Sadly, this show suffers somewhat from the short Fringe guide description which plays up the dance and circus aspect of this show. A few minutes of trapeze work and some climbing do not “circus” make,
and punters who come looking for acrobatic displays are likely to go away disappointed.
Instead, focus on the description of Images as a “raw, honest work”. In this context it should live up to, and perhaps even surpass, expectations. The two female cast members deliver a series of monologues and some duologues, reflecting on isolation, personal space and the loneliness of living in a city where people seldom stray outside their own “bubble”.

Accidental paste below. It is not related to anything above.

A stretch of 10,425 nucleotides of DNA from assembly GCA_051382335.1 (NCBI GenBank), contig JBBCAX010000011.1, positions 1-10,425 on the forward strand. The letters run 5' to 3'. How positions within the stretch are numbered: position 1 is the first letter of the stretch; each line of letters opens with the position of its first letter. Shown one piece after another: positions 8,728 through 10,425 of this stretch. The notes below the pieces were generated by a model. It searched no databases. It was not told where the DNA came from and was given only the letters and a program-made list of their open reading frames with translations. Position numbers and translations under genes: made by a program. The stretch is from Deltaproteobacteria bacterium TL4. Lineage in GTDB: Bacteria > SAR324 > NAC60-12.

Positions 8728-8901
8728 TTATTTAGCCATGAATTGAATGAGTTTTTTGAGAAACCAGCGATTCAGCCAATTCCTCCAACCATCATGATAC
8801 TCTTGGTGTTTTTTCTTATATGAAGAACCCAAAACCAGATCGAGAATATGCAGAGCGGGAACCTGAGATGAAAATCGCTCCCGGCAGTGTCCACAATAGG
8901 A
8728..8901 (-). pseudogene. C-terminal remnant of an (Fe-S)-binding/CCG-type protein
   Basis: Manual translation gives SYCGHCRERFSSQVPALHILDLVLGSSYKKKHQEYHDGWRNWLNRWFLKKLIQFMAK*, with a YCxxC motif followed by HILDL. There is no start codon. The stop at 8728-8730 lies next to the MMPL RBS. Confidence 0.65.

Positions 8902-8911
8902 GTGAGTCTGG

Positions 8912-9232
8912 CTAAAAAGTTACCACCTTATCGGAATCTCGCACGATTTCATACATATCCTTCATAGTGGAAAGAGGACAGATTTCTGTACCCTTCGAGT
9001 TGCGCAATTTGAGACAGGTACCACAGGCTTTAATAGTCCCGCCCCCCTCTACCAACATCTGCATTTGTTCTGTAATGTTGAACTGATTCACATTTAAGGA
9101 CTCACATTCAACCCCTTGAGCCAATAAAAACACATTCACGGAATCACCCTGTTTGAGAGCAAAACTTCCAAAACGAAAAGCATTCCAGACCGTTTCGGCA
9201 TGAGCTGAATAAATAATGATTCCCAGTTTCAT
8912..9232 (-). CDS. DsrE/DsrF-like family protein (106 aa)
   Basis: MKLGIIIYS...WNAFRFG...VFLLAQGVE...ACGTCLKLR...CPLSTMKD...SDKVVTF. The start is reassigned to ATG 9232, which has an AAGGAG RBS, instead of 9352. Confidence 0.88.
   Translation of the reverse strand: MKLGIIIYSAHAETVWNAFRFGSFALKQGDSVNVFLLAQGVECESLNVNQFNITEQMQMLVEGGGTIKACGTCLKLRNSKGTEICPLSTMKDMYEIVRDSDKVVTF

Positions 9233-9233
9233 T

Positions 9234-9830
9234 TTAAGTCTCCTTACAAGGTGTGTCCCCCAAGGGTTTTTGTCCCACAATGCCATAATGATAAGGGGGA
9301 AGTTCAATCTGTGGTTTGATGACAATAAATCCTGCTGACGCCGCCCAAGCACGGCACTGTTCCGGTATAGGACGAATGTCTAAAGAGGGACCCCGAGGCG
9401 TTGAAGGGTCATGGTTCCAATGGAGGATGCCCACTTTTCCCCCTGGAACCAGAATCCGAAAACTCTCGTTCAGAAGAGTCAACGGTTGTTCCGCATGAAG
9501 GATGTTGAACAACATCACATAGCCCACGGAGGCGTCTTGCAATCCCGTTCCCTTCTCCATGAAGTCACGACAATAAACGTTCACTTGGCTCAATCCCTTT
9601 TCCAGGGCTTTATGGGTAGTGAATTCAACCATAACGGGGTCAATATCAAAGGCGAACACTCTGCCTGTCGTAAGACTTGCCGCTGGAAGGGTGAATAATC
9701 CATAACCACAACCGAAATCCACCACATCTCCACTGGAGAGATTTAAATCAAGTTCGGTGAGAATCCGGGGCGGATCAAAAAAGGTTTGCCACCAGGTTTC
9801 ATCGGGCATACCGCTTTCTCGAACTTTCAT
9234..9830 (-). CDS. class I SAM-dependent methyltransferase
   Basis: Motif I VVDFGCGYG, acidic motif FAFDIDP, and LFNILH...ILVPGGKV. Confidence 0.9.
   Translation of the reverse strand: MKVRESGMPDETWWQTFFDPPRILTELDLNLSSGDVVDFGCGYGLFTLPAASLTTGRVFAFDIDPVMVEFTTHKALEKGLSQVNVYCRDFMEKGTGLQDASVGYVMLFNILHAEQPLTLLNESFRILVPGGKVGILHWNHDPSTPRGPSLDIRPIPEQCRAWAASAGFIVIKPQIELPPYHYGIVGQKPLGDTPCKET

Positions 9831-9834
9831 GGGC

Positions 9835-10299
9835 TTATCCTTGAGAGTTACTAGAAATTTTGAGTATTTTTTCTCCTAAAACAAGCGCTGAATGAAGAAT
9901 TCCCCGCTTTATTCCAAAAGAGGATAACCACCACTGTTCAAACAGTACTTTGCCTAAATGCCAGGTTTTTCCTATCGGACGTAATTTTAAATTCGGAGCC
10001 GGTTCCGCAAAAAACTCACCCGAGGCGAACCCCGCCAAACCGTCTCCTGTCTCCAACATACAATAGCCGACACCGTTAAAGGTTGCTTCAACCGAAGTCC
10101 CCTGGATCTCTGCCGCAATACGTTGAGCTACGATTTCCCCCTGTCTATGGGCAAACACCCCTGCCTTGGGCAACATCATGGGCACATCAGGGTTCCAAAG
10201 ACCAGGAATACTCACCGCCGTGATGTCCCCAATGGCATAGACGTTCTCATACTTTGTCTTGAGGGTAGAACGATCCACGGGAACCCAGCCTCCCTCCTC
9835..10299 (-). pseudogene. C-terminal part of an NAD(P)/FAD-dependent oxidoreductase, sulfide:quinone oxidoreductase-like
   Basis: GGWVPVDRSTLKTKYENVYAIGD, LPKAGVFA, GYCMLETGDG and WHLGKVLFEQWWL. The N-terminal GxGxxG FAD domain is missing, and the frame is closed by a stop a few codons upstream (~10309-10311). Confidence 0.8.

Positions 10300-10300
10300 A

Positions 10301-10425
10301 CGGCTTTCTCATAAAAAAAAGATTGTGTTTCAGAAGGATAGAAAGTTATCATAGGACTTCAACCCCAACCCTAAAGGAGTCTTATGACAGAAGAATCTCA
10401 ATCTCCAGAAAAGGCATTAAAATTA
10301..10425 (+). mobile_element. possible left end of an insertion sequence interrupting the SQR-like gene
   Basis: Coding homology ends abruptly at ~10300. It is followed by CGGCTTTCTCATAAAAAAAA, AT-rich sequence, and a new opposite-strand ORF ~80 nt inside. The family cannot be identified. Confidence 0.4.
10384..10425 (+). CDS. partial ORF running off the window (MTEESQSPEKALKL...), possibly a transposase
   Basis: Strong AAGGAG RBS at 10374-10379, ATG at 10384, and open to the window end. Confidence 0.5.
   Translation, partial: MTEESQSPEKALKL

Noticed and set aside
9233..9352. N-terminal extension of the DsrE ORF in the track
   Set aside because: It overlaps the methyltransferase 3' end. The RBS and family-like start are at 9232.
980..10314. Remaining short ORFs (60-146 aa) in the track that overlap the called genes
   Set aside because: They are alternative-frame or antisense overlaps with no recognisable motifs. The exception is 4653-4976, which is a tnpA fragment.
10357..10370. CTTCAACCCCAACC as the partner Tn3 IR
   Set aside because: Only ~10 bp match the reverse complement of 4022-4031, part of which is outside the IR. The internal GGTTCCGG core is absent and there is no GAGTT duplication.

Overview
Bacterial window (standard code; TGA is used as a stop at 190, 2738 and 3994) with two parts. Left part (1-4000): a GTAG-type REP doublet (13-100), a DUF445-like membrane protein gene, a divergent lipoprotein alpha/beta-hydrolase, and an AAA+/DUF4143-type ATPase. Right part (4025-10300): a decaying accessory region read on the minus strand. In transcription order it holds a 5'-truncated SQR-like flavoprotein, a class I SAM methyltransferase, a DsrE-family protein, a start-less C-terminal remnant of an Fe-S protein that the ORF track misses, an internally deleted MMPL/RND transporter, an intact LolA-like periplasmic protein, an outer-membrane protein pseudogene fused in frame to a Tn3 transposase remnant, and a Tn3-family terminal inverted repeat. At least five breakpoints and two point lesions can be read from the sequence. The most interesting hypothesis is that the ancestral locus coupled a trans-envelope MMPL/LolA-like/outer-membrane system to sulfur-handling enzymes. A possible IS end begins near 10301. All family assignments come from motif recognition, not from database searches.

These vignettes are augmented with a smattering of dance and aerial work. The two female cast members are graceful and the use of movement unquestionably complements the script. However it is the words that pack the biggest punch. Sitting on the floor of a dark room as a succession of characters discuss their unbearable yearning for sensation turns out to be a highly emotional experience in the hands
of these gifted performers.
This unusually intimate, unashamedly brave and vulnerable experience is a welcome respite from the more slick and superficial offerings which sometimes threaten to flood the Fringe.
3-29 Aug (not 15) 1630 (1725) @ C eca